The Mummy: Tomb of the Dragon Emperor
Two Disc Deluxe Edition
Directed by Rob Cohen
Starring Brendan Frasier, Jet Li, Maria Bello, John Hannah, Luke Ford, Michelle Yeoh, Isabella Leong
Universal Home Entertainment
Release Date: December 16, 2008
The third installment of The Mummy series is sure not to disappoint. Well, one thing is disappointing and I have to say it right from the beginning. What happened to the real Evelyn Oâ€™Connell? I really hate to start a review like this. I like to tell a bit about the movie and then give my feelings, but I couldnâ€™t, and I am sure you wonâ€™t be able to. Itâ€™s not that Maria Bello (Thank You for Smoking, A History of Violence) is bad in her depiction of Evelyn, itâ€™s just that, Rachel Weisz is our Evelyn. Maybe Weiszâ€™s decision to do Definitely, Maybe or My Blueberry Nights blocked her from The Mummy project. If it did, I have one thing to say: she should have stuck with The Mummy series. No judgments on the other two movies, but, you get my drift.
In The Mummy: Tomb of the Dragon Emperor, a new kind of mummy is released, Emperor Han (Jet Li), by mistake of course, and it is up to Rick (Brendan Fraser) and Evelyn, along with their now-adult son Alex (Luke Ford) and Evelyn’s brother John (John Hannah) to save the world from complete enslavement.
The Mummy franchise has yet to disappoint me and Rob Cohen does not do so now. In the interest of not giving away everything in the movie, I am keeping my review short, but I will go in detail about this DVD edition’s many bonus features.
As for the movie itself, you only need to know that if you have a free 2 hours, if itâ€™s raining out, if you and the kids want to spend quality time, if itâ€™s date night and itâ€™s her pick, or if itâ€™s date night and itâ€™s his pick, I would definitely pick this one up. Thereâ€™s a little bit for everyone.
DVD Bonus Features
Deleted and Extended Scenes
There are 7 deleted scenes. I am a huge fan of this bonus extra when any movie has them. That being said there are two scenes that I really liked that I wish didn’t end up in the cutting room. Ok, I am a bit hokey, but I enjoyed the “Secret Lovers” and “Night in the Himalayas” scenes. Hereâ€™s where the hokey comes in: they are the romantic interludes/explanations. All of our die-hard action seekers could do without this portion of the movie I am sure, but the movie would have benefited from both of these scenes. Other scenes include a cool new one when the Emperor turns to dust and reassembles and a fight between the Lin (Isabella Leong) and Choi (Jessey Meng).
Feature Commentary with Director Rob Cohen
This is a â€œfree association sortâ€ of commentary of the entire movie from the director Rob Cohen. Never a favorite, I really couldnâ€™t sit through watching this whole movie with Rob Cohen commenting. I am sure people find this interesting, but a movie should be watched and enjoyed. Not watched and listened to for the directorâ€™s meaning. I guess I am a meat and potatoes gal, I donâ€™t need all the extra sauce.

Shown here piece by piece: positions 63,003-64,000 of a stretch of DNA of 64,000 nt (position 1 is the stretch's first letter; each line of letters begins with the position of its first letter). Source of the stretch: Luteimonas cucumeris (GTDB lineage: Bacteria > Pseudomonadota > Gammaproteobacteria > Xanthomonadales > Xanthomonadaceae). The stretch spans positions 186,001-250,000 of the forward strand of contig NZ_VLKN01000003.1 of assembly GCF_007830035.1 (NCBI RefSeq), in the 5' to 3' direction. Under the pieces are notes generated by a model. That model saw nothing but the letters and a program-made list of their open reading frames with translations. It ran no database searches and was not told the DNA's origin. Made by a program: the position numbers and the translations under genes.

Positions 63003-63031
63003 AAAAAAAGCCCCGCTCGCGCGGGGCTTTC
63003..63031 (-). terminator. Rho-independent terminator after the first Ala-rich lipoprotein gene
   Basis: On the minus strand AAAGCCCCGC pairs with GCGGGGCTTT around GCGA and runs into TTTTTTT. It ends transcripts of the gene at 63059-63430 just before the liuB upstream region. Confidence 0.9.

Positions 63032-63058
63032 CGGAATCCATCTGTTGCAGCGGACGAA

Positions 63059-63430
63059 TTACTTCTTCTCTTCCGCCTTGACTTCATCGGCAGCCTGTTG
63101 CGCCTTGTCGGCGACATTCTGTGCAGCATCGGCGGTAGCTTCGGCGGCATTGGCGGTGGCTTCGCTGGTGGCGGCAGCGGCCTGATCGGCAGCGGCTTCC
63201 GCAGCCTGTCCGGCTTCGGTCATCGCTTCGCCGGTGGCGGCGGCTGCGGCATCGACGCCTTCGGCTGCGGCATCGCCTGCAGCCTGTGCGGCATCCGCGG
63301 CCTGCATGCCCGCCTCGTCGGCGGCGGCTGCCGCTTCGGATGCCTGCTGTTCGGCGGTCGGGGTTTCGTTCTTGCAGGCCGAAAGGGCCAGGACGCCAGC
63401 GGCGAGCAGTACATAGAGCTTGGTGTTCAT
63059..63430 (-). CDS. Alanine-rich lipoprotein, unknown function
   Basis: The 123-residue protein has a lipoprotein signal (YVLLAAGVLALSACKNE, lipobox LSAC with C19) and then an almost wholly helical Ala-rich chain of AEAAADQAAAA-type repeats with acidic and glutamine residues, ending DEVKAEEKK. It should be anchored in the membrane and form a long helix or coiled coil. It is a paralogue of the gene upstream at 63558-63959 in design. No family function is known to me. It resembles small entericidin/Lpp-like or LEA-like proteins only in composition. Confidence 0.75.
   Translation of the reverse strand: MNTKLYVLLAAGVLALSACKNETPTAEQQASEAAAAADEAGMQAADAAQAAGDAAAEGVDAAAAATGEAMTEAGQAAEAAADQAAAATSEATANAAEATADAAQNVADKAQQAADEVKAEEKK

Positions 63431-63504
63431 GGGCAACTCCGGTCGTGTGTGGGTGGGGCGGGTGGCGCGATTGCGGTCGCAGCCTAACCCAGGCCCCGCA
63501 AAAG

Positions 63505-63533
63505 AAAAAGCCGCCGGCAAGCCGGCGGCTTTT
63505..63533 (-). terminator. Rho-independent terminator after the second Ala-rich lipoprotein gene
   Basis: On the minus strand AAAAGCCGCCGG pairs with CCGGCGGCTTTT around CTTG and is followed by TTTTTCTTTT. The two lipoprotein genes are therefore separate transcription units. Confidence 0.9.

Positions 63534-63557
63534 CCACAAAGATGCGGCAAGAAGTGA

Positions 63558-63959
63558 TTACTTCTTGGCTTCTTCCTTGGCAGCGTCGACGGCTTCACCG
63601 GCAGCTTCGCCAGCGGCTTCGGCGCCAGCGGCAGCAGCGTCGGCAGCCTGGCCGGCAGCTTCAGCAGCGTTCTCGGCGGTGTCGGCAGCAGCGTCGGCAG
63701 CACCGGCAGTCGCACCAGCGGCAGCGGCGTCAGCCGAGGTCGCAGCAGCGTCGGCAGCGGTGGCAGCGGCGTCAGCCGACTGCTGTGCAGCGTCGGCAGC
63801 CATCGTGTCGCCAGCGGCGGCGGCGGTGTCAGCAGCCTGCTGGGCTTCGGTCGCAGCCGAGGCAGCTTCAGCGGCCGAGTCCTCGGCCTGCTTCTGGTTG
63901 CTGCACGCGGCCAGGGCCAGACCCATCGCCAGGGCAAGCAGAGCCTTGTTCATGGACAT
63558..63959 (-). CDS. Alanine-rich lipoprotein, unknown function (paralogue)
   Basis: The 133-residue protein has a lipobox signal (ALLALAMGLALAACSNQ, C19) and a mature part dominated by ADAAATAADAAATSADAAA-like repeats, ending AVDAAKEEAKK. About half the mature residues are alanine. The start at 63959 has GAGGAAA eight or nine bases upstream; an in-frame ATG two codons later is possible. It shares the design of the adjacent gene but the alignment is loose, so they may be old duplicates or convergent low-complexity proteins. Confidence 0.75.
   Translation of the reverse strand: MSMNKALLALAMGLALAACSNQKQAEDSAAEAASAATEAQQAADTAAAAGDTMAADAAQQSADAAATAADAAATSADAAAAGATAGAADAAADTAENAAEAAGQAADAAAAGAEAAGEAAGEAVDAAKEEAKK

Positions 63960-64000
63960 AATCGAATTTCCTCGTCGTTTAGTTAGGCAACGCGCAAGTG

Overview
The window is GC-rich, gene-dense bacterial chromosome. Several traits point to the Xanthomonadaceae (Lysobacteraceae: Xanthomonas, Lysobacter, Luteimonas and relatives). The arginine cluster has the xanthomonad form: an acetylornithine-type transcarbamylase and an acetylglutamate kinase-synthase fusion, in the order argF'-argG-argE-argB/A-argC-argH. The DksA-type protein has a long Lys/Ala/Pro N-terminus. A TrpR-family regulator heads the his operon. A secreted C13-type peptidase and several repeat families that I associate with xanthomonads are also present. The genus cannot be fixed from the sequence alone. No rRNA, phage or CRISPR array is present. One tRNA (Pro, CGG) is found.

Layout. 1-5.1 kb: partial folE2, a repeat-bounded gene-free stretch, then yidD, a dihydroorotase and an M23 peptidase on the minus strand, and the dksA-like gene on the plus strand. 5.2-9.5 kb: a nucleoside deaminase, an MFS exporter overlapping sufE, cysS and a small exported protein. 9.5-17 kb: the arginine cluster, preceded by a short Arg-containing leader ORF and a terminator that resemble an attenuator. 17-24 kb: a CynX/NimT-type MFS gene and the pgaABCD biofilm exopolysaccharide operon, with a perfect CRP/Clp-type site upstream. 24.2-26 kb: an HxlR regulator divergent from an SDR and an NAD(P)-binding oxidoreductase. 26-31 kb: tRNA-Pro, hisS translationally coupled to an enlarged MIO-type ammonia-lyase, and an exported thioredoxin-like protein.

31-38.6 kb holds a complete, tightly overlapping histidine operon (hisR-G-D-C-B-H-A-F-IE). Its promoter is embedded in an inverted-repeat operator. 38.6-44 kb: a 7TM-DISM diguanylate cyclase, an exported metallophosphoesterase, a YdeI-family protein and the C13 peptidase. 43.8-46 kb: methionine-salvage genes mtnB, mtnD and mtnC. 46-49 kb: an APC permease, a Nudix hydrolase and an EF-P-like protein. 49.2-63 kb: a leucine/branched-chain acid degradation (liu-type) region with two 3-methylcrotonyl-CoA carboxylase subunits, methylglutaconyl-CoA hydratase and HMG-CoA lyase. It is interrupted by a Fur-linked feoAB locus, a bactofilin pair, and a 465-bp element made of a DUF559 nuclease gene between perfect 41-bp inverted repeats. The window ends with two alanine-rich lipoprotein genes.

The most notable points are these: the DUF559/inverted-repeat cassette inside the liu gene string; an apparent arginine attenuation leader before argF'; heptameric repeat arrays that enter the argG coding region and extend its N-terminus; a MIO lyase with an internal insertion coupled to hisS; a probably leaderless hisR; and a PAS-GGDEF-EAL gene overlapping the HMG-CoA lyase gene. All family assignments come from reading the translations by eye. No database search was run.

The Making of The Mummy: Tomb of the Dragon Emperor
The director, producers, art directors, and actors comment on the making of the movie. Rob Cohen is credited with knowing a lot of ancient Chinese history and this became a labor of love for him. He states this work is â€œusing Chinese history in an unusual way.â€ I agree!
From City to Desert
No movie of this size has ever been filmed in China. This movie crossed continents to fulfill the franchise vision, and it was completely worth it. The majority of the movie was filmed in China in a town north of Bejing and in Shanghai studios in Shanghai. A few of the interior shots were done in Montreal, Canada. Tidbit: the entire cast loved filming in Montreal. What aboot that!
Legacy of the Terra Cotta
I loved the way reality and fantasy was blended in this movie. There is no better example of this than the usage of one of the most famous historical wonders, the terra cotta soldiers. Producer Stephen Sommers (who directed the first two films) came up with the idea of doing the third Mummy installment in China (thanks Stephen!). The mystery of the soldiers still affect historians today. Each soldier is different, and what better way to explain their mystery than to say they were cursed people. Tidbit: Jet Li was not available for filming the entire movie, so the CGI mummy in the movie are a direct result of his limited schedule.
A Call to Action: The Casting Process
Ok, best casting decision: Michelle Yeoh and Jet Li. Worst casting decision: Maria Bello.
Iâ€™m also happy they bought back John Hannah. I just wish he had more lines. Lastly, I was not interested in new edition Luke Ford who played a grownup Alex Oâ€™Connell. Tidbit: The producers found this Australian import (Luke Ford) and immediately cast him. I am still trying to figure out what got him the role. Watch the movie and decide, maybe you can tell me.
Preparing for battle with Brendan Fraser and Jet Li
The fight choreographer, Mike Lambert, mixed different styles of martial arts and street fighting for each character. Tidbit: Maria Bello received 2 months of sword training and wire training. Can you pick out which scene she trained for? Hint: It involves a chandelier.
Jet Li: Crafting the Emperor Mummy
Two words for the idea of the â€œliquid solidâ€ idea that Rob Cohen came up with: TOTALLY COOL. Ok, so here is what liquid solid is. Since the Emperor and army are terra cotta, they donâ€™t move like â€œnormalâ€ beings. So they came up with the idea that the army would be solid, but, a compilation of liquid also. They would have shatter like kaed clay, but, would fluidly regroup as a solid.
Creating New and Supernatural Worlds
This bonus talked about the sets that were built for the movie. All of the sets were built and CGI took care of the extras.